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2q37 deletion syndrome is a condition that can affect many parts of the body. This condition is characterized by weak muscle tone (hypotonia) in infancy, mild to severe intellectual disability and developmental delay, behavioral problems, characteristic facial features, and other physical abnormalities.
Most babies with 2q37 deletion syndrome are born with hypotonia, which usually improves with age. About 25 percent of people with this condition have autism, a developmental condition that affects communication and social interaction.
The characteristic facial features associated with 2q37 deletion syndrome include a prominent forehead, highly arched eyebrows, deep-set eyes, a flat nasal bridge, a thin upper lip, and minor ear abnormalities. Other features of this condition can include short stature, obesity, unusually short fingers and toes (brachymetaphalangy), sparse hair, heart defects, seizures, and an inflammatory skin disorder called eczema. A few people with 2q37 deletion syndrome have a rare form of kidney cancer called Wilms tumor. Some affected individuals have malformations of the brain, gastrointestinal system, kidneys, or genitalia.
2q37 deletion syndrome appears to be a rare condition, although its exact prevalence is unknown. Approximately 100 cases have been reported worldwide.
2q37 deletion syndrome is caused by a deletion of genetic material from a specific region in the long (q) arm of chromosome 2. The deletion occurs near the end of the chromosome at a location designated 2q37. The size of the deletion varies among affected individuals. The signs and symptoms of this disorder are probably related to the loss of multiple genes in this region.
Changes involving this chromosome are associated with 2q37 deletion syndrome.
Most cases of 2q37 deletion syndrome are not inherited. They result from a chromosomal deletion that occurs as a random event during the formation of reproductive cells (eggs or sperm) or in early fetal development. Affected people typically have no history of the disorder in their family.
Rarely, affected individuals inherit a copy of chromosome 2 with a deleted segment from an unaffected parent. In these cases, one of the parents carries a chromosomal rearrangement between chromosome 2 and another chromosome. This rearrangement is called a balanced translocation. No genetic material is gained or lost in a balanced translocation, so these chromosomal changes usually do not cause any health problems. However, translocations can become unbalanced as they are passed to the next generation. Children who inherit an unbalanced translocation can have a chromosomal rearrangement with extra or missing genetic material. Some individuals with 2q37 deletion syndrome inherit an unbalanced translocation that deletes genetic material near the end of the long arm of chromosome 2, which results in birth defects and other health problems characteristic of this disorder.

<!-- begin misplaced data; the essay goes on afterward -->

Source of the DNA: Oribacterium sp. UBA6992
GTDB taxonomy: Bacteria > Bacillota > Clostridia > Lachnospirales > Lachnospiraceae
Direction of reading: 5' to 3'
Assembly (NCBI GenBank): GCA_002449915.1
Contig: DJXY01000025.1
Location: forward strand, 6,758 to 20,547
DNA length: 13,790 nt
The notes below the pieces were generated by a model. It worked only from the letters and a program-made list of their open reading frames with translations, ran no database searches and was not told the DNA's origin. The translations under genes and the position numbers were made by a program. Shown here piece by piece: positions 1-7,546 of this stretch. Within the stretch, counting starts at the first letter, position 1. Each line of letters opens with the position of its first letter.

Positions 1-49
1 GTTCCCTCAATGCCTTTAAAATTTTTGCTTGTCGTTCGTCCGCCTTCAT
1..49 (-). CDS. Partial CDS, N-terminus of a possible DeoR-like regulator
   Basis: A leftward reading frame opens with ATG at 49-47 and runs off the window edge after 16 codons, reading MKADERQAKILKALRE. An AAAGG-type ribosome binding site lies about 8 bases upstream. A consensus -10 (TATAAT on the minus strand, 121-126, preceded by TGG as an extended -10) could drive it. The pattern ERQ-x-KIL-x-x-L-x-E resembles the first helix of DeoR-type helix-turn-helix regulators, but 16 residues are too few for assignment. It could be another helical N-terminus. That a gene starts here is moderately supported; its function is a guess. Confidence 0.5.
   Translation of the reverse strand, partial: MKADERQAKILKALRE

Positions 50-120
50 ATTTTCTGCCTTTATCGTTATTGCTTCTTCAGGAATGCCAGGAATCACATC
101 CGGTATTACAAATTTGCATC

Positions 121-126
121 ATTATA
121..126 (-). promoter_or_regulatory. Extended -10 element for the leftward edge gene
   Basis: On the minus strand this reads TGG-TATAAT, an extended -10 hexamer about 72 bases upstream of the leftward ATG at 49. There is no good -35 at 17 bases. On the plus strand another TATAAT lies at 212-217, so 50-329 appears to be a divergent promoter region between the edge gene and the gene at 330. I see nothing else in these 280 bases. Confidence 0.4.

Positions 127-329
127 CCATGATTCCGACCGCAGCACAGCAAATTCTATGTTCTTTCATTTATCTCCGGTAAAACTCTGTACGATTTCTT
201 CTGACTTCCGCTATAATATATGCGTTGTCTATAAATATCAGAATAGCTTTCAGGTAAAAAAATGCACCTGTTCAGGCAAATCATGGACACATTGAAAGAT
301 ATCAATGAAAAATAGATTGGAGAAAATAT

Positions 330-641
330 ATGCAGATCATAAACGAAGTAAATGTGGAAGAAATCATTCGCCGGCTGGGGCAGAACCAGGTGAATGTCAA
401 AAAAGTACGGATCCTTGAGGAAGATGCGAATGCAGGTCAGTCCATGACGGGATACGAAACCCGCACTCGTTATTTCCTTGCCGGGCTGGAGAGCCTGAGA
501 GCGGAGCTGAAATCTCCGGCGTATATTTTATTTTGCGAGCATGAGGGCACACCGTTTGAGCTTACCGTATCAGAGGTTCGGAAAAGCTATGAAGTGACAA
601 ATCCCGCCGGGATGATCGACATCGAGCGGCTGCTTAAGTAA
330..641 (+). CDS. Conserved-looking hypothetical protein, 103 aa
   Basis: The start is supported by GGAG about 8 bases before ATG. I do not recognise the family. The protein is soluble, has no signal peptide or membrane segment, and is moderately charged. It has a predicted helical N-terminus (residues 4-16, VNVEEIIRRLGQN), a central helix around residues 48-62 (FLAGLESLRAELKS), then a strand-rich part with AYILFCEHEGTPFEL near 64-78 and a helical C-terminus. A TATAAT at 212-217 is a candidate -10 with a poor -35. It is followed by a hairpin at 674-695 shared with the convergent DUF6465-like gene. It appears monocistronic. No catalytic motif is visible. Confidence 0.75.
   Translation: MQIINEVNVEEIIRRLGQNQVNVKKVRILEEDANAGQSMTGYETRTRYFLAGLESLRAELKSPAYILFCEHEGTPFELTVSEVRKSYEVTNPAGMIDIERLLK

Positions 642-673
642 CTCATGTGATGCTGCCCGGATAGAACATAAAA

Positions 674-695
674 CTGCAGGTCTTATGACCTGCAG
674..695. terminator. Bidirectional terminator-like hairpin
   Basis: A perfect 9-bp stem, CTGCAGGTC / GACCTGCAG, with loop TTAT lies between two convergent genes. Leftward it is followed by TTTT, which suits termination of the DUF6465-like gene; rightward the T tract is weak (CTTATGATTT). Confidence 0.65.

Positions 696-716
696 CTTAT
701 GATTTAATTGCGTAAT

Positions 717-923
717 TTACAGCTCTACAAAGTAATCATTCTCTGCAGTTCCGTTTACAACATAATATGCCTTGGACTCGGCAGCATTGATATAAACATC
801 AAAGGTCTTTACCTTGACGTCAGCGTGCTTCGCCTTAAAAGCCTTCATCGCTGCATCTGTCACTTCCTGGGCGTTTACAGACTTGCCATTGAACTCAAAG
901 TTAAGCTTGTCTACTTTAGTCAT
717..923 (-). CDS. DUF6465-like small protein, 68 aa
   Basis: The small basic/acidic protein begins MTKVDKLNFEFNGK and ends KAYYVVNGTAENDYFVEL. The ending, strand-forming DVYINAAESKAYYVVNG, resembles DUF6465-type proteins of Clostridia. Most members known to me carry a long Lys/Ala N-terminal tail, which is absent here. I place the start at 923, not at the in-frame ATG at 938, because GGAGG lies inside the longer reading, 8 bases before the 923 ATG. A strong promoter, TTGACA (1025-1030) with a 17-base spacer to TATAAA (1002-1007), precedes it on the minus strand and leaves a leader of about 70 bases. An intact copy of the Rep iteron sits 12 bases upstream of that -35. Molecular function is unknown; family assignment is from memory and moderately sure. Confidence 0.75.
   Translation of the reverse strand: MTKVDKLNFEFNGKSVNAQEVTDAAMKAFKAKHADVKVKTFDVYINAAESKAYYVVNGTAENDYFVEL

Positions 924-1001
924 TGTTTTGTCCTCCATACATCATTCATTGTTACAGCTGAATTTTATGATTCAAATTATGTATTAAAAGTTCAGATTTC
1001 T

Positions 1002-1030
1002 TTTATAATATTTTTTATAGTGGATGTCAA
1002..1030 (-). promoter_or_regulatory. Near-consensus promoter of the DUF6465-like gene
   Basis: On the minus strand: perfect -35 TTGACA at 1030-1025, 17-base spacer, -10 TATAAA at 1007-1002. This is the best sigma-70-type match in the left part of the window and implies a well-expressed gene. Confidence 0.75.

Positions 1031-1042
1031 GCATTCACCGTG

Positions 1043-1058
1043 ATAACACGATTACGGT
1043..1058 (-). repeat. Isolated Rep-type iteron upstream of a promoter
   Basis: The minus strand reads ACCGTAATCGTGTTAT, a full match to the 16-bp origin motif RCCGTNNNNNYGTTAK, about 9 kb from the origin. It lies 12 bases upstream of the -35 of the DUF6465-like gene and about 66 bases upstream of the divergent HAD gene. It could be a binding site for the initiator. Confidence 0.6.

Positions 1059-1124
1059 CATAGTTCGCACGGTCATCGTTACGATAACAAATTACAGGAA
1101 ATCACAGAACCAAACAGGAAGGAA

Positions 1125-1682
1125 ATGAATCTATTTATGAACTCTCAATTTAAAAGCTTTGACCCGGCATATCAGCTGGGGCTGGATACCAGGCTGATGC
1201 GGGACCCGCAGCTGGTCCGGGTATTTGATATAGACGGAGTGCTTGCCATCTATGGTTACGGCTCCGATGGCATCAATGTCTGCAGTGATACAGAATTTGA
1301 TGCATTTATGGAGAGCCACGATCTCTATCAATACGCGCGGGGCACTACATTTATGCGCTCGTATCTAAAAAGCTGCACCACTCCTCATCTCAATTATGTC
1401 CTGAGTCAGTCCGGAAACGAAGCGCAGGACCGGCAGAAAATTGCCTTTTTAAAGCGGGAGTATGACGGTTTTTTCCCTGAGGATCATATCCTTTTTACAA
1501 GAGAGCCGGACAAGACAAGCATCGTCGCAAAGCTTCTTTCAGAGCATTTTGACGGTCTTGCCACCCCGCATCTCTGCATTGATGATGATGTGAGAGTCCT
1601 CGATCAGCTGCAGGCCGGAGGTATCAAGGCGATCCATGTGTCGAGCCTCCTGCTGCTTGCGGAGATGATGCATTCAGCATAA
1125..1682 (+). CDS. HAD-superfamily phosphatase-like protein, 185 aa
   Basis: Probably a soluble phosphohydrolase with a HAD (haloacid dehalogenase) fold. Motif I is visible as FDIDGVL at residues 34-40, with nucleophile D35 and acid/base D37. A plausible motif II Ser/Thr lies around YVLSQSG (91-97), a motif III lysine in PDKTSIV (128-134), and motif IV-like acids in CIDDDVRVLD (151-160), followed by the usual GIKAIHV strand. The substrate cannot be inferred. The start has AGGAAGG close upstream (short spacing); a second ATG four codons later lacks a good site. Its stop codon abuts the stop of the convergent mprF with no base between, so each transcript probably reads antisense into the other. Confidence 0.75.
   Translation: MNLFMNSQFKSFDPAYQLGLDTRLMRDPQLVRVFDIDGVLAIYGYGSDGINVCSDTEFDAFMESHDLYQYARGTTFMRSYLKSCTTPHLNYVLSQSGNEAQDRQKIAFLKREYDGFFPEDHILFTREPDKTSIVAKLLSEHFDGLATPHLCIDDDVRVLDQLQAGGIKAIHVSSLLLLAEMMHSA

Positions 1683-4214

These resources address the diagnosis or management of 2q37 deletion syndrome and may include treatment providers.
You might also find information on the diagnosis or management of 2q37 deletion syndrome in Educational resources (http://ghr.nlm.nih.gov/condition/2q37-deletion-syndrome/show/Educational+resources) and Patient support (http://ghr.nlm.nih.gov/condition/2q37-deletion-syndrome/show/Patient+support).
General information about the diagnosis (http://ghr.nlm.nih.gov/handbook/consult/diagnosis) and management (http://ghr.nlm.nih.gov/handbook/consult/treatment) of genetic conditions is available in the Handbook. Read more about genetic testing (http://ghr.nlm.nih.gov/handbook/testing), particularly the difference between clinical tests and research tests (http://ghr.nlm.nih.gov/handbook/testing/researchtesting).
To locate a healthcare provider, see How can I find a genetics professional in my area? (http://ghr.nlm.nih.gov/handbook/consult/findingprofessional) in the Handbook.
You may find the following resources about 2q37 deletion syndrome helpful. These materials are written for the general public.
You may also be interested in these resources, which are designed for healthcare professionals and researchers.
For more information about naming genetic conditions, see the Genetics Home Reference Condition Naming Guidelines (http://ghr.nlm.nih.gov/ConditionNameGuide) and How are genetic conditions and genes named? (http://ghr.nlm.nih.gov/handbook/mutationsanddisorders/naming) in the Handbook.
Ask the Genetic and Rare Diseases Information Center (http://rarediseases.info.nih.gov/gard).
autism ; brachydactyly ; cancer ; chromosome ; deletion ; developmental delay ; disability ; eczema ; gastrointestinal ; genitalia ; hereditary ; hypotonia ; inherit ; inherited ; kidney ; mental retardation ; muscle tone ; prevalence ; rearrangement ; reproductive cells ; short stature ; sperm ; stature ; syndrome ; translocation ; tumor ; Wilms tumor
You may find definitions for these and many other terms in the Genetics Home Reference Glossary (http://ghr.nlm.nih.gov/glossary).
The resources on this site should not be used as a substitute for professional medical care or advice. Users seeking information about a personal genetic disease, syndrome, or condition should consult with a qualified healthcare professional. See How can I find a genetics professional in my area? (http://ghr.nlm.nih.gov/handbook/consult/findingprofessional) in the Handbook.